Friday, November 02, 2007

Communications Void at California Stem Cell Agency

During the next few months, the California stem cell agency is embarking on two rounds of grants worth $312 million, with a multimillion dollar public outreach program in the wings -- all of that minus its top communications executive.

Dale Carlson resigned from his post as chief communications officer last month, saying that he wanted to return to the private sector. Carlson joined the agency August 2006 after serving as vice president for corporate affairs with the Pacific (stock) Exchange in San Francisco for 18 years.

Replacing Carlson will be a difficult task. He is a consummate professional, one of the best that we have encountered over decades of experience with practitioners of public relations. He had a keen grasp of the needs of CIRM and the needs of the media and how to achieve a balance that was in the best interest of his employer.

The communications job at CIRM is particularly difficult because it is a unique enterprise with complex responsibilities and tasks. By comparison, most government agencies are straightforward, as are businesses. But CIRM combines both government and business, along with science, politics, morality, ethics, religion and much more. Finding someone who will be knowledgeable and comfortable with the scope of CIRM activities will take considerable work.

Already we have seen some predictable slippage in CIRM's PR functions, relatively minor at this point. But with the $85 million faculty awards due in December and the far-reaching $227 million in lab grants, the need for top notch help looms large.

CIRM is looking for an interim communications person as well as a permanent replacement with a salary range of $130,000 to $195,000. It will certainly need someone on board, whether an outside firm or person, come January when the lab grants are scheduled for approval by the Oversight Committee.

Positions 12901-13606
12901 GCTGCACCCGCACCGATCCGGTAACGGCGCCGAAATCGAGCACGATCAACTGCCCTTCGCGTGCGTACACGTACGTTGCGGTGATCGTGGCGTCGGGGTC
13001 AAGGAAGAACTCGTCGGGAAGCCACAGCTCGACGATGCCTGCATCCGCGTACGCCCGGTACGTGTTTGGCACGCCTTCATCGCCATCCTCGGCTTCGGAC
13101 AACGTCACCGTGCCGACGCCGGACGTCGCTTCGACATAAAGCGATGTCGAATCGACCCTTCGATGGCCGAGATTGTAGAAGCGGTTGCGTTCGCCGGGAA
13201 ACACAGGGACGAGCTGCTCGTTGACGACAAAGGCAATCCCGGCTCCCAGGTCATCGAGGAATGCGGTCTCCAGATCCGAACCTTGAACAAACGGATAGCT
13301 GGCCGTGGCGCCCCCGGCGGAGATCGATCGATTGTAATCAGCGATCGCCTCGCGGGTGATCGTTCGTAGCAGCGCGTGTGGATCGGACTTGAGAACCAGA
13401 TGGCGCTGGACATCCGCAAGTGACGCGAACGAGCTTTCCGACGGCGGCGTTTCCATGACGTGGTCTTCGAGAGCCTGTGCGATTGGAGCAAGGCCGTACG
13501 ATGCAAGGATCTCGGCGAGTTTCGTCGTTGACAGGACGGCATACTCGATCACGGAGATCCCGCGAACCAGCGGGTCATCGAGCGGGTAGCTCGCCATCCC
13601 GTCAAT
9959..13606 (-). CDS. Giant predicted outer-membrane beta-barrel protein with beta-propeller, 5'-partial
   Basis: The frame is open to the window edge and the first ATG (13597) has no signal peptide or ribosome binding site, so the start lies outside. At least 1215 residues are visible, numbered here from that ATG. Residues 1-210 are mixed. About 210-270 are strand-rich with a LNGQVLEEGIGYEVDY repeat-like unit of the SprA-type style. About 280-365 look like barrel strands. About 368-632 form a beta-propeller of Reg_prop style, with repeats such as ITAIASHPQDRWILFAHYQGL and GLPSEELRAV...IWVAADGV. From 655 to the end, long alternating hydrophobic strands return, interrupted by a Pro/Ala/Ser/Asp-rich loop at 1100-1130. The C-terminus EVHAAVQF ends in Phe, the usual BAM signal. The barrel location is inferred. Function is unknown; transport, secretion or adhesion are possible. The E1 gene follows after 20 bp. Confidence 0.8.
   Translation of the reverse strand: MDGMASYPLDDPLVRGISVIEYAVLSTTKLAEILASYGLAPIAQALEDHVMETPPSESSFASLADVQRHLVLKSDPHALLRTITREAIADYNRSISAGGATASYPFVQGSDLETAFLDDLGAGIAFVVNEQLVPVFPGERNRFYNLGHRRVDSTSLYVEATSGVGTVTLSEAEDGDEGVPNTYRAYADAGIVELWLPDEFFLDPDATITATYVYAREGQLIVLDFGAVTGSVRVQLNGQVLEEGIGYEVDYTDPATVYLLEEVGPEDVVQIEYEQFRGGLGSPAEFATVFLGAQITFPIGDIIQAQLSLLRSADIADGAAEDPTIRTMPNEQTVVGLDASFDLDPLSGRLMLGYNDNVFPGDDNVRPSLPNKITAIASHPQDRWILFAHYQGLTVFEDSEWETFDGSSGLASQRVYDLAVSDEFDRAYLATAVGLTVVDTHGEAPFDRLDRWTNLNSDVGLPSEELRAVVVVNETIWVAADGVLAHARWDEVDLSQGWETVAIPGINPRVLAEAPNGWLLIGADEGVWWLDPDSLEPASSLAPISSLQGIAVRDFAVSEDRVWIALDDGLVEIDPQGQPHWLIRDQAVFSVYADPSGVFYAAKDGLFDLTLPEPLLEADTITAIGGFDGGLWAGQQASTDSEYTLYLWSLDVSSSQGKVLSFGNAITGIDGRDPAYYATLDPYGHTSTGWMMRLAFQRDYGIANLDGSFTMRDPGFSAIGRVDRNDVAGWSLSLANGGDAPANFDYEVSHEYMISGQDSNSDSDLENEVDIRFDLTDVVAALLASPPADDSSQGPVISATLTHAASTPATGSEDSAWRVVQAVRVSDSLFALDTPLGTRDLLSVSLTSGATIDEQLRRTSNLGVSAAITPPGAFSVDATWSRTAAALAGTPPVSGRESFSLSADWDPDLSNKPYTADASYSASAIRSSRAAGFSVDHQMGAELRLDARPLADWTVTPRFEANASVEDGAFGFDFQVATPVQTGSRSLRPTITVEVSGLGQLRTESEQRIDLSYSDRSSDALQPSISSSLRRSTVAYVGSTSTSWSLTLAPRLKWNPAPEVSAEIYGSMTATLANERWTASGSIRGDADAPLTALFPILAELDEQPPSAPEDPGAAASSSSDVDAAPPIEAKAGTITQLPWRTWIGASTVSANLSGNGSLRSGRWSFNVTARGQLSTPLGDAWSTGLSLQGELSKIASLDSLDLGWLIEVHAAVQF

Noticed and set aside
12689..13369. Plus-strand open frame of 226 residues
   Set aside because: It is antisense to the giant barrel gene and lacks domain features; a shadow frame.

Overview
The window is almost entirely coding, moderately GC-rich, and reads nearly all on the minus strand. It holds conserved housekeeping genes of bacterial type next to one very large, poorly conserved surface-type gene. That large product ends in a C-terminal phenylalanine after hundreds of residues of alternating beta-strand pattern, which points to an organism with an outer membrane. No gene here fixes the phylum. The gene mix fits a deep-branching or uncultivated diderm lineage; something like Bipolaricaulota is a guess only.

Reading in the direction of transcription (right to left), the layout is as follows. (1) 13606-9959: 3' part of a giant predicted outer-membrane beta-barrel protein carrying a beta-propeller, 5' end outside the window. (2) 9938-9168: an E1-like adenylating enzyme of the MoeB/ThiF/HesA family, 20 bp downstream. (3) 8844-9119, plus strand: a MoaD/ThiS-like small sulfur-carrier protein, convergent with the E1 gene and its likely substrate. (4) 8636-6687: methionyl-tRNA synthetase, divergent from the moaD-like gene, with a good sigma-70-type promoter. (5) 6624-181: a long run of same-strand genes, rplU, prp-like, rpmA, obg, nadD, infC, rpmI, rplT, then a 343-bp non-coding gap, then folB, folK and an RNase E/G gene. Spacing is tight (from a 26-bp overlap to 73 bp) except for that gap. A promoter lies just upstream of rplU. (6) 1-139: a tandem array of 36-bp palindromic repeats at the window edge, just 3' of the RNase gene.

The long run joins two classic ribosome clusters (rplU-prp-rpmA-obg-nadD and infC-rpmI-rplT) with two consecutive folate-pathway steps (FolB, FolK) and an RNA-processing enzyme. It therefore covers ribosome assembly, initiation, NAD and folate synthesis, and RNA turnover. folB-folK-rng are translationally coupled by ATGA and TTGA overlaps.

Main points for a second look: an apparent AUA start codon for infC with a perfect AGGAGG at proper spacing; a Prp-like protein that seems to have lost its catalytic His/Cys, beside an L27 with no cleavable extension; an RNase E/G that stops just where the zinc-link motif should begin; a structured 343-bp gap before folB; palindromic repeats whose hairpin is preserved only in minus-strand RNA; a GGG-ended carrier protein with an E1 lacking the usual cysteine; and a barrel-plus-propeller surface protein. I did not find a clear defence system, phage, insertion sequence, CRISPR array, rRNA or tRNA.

Also coming up in 2008 is a public outreach program, which the strategic plan says could run $4.5 million. Both incoming CIRM President Alan Trounson and interim President Richard Murphy have identified the public education effort as a major priority.

Murphy told CIRM directors last month that the agency is considering hiring an outside firm that would work with "an internal public information coordinator." Murphy said the agency will begin a search for a "firm that is strong in medical affairs and journalism and has good relationships with government."

CIRM is coming out of an unsettled period that was at least a partial result of failure to fill the vacant presidential spot in a prompt fashion. CIRM's chief scientific officer, Arlene Chiu, has left and others as well. It is fair to speculate that absent the disruption Carlson might still be at the agency.

Carlson was the third communications person/firm in the last three years at CIRM, not including a whopping $378,000 contract with the Edelman PR firm. That track record reflects poorly on the agency. We suspect it is partially linked to micromanagement problems. It also may have to do with internal access issues. If the new communications chief is to serve CIRM well, he or she must have complete access at the highest levels of the organization. Otherwise, policies become locked in place without full consideration of all their public ramifications.

Public relations is one of those tasks that seem simple on the surface and consequently sometimes generates poorly informed and self-serving dabbling. The Oversight Committee at one point even engaged in writing PR practices into its grant administration regulations in a way that protected the interests of grant recipients over the agency itself.

CIRM needs to resolve such issues if it is to achieve its public outreach and education goals. Sphere: Related Content

1 comment:

  1. Anonymous5:27 PM

    FYI - There is an RFP out for PR firms. The below is from


    California's state-backed entity set up to distribute funds for stem cell research has issued a six-figure RFP for state, national and global public information and communications work.

    The California Institute for Regenerative Medicine is backed by $3 billion in bonds and distributes funds via an independent citizens' oversight committee, which plans to dole out nearly $300M each year over the next decade.

    The Institute has issued an RFP for a firm to handle its public information needs for the next year with a budget capped at $300K. The work includes a full media relations program, strategic counsel, outreach to patient advocacy and health organizations, and internal communications.

    The CIRM wants a firm steeped in education and advocacy for scientific and medical research, public funding and related topics.

    Proposals are due Nov. 30.